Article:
Common Selection Criteria for Redundancy
Redundancies can be very challenging and upsetting, both for the people making them, and the people affected by them.
Many companies aim to avoid making redundancies at all costs, but there are times when it is simply unavoidable.
One of the main concerns when making redundancies, is the redundancy selection process; or in other words:
“How do I decide who should stay and who should go?”
Naturally, you shouldn’t make the decision based on criteria such as age, race, sex, or how much you like a person. The best way to create a redundancy selection pool is to use an impartial, fair methodology that ensures the most objective selection techniques possible.
The following list of redundancy selection criteria examples outlines some of the most common techniques that companies use when trying to select the people who will leave the company, while remaining as fair as possible.
Last In, First Out
This is possibly the easiest, most impartial way to build a redundancy selection pool, as it is based on simple facts – the length of time each person has worked for the company. Those with the least time served are the first on the list, and although this may seem a little ‘cold’, it is certainly fair.
One problem with this method, however, is that you may find yourself having to let some of your top talent go – time served does necessarily equal the business impact a person offers.
Self-Selection (Voluntary Redundancy)
This method puts the decision into the hands of your people, and gives your employees the chance to volunteer for redundancy themselves.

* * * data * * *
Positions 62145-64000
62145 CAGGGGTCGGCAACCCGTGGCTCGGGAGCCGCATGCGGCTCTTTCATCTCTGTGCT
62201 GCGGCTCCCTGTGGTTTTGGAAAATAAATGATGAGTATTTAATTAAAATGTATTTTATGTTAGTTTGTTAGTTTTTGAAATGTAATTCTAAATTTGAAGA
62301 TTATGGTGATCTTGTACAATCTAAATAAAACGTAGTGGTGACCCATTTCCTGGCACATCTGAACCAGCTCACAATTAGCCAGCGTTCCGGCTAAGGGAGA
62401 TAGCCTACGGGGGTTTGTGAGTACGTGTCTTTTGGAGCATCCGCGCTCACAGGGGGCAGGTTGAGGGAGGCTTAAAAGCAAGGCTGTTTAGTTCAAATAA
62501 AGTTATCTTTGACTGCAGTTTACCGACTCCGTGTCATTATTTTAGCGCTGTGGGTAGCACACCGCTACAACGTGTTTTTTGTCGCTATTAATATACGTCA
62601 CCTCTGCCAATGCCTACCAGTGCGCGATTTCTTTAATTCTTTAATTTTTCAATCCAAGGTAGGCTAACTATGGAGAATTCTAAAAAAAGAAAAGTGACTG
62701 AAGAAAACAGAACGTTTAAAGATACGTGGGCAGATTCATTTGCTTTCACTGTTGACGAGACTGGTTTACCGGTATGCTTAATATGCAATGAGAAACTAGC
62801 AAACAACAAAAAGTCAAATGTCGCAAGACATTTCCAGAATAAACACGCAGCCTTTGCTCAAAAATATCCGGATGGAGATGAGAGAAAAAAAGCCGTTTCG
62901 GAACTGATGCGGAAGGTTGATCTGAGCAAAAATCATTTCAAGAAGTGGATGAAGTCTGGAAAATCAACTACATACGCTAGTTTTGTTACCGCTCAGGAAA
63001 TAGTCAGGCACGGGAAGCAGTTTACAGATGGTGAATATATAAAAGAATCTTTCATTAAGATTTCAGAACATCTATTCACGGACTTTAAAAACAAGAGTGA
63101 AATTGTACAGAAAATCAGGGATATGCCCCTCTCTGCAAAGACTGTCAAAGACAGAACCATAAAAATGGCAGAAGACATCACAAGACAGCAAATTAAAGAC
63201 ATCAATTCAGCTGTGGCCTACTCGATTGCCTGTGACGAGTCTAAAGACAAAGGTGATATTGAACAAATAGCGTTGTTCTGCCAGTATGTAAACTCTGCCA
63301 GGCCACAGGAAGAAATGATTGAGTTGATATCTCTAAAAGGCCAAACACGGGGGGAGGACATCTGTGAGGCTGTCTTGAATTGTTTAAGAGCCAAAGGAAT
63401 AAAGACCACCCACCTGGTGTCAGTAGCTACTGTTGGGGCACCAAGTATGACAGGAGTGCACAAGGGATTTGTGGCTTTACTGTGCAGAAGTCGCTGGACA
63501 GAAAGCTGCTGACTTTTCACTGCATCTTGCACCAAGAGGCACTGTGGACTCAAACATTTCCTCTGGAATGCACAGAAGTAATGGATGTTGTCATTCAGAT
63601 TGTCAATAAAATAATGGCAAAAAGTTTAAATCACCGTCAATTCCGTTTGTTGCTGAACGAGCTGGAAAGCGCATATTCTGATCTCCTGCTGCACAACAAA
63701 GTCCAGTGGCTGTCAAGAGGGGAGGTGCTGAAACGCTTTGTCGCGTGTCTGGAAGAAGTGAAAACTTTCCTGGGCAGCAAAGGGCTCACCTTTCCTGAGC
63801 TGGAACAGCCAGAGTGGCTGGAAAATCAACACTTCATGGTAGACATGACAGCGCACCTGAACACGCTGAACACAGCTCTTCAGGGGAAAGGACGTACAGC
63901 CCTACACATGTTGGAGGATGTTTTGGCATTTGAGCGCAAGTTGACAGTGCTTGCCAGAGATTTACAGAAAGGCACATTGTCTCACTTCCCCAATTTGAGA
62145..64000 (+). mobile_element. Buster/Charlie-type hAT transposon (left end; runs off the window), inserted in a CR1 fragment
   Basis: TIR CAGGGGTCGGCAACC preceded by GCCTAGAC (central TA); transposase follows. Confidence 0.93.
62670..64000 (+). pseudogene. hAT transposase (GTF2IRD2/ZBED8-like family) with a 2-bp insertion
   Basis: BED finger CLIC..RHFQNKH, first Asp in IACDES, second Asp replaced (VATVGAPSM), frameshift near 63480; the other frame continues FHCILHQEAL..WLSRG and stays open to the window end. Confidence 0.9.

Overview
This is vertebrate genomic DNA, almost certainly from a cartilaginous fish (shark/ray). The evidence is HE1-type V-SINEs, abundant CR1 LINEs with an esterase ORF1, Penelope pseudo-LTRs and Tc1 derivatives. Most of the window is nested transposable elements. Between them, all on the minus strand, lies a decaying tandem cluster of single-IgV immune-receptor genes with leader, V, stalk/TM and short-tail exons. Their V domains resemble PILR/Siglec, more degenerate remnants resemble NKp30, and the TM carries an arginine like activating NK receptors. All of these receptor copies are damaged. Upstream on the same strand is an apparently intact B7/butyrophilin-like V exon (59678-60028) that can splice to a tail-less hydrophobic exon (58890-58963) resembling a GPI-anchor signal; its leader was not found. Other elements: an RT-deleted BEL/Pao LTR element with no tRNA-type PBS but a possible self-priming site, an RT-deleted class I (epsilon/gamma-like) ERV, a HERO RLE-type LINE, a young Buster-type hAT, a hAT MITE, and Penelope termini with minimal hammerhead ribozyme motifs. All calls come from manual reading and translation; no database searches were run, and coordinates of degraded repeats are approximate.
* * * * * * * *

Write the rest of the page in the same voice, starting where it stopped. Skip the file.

This method probably carries the least amount of tension amongst your workforce, as those who volunteer for redundancy are less likely to be upset by the decision than those being ‘forced’.
This method still comes with the caveats, however – what if one of your most valuable employees chooses to leave? Or what if nobody decides to volunteer?
You might choose to build your redundancy selection pool based on behaviour – i.e. the employees with the most disciplinary hearings on their record might be the employees you choose to lose.
Although this method rewards employees who follow company policies and work hard, it doesn’t always ensure you’re keeping your most profitable people. You should also be careful of conflict caused by people who feel their disciplinary records were unfairly earned in the first place.
This technique is similar in principle to the one outlined above, but instead of comparing negatives, you’re comparing positives – you’re choosing to keep people based on great performance records, rather than choosing to remove people based on poor behavioural records.
This is definitely a more positive and merit-based approach, but you should be careful when comparing appraisal records – different managers might record appraisals differently to one another, and so appraisal records may not necessarily give an accurate like-for-like comparison.
Skills & Qualifications
This method helps you decide who stays based on who looks best ‘on paper’.
Employees with more qualifications and proven skills relating to the job they do are given priority, whereas those who are less qualified for their role are put forward for redundancy.
Although fairly objective, this technique again doesn’t always show you who performs best at their role – qualifications are good indicators of skills and abilities, but not firm proof.
How Would YOU Build a Redundancy Selection Pool?
Every company works differently, and providing you are not discriminating or breaking any regulations as set by your county’s government, there is no right or wrong way of choosing who to make redundant.
How would you go about it? Let us know in the comments below.
If you live in the UK and are facing redundancy, you can find a lot of useful information about your rights as an employee by visiting: https://www.gov.uk/redundant-your-rights/
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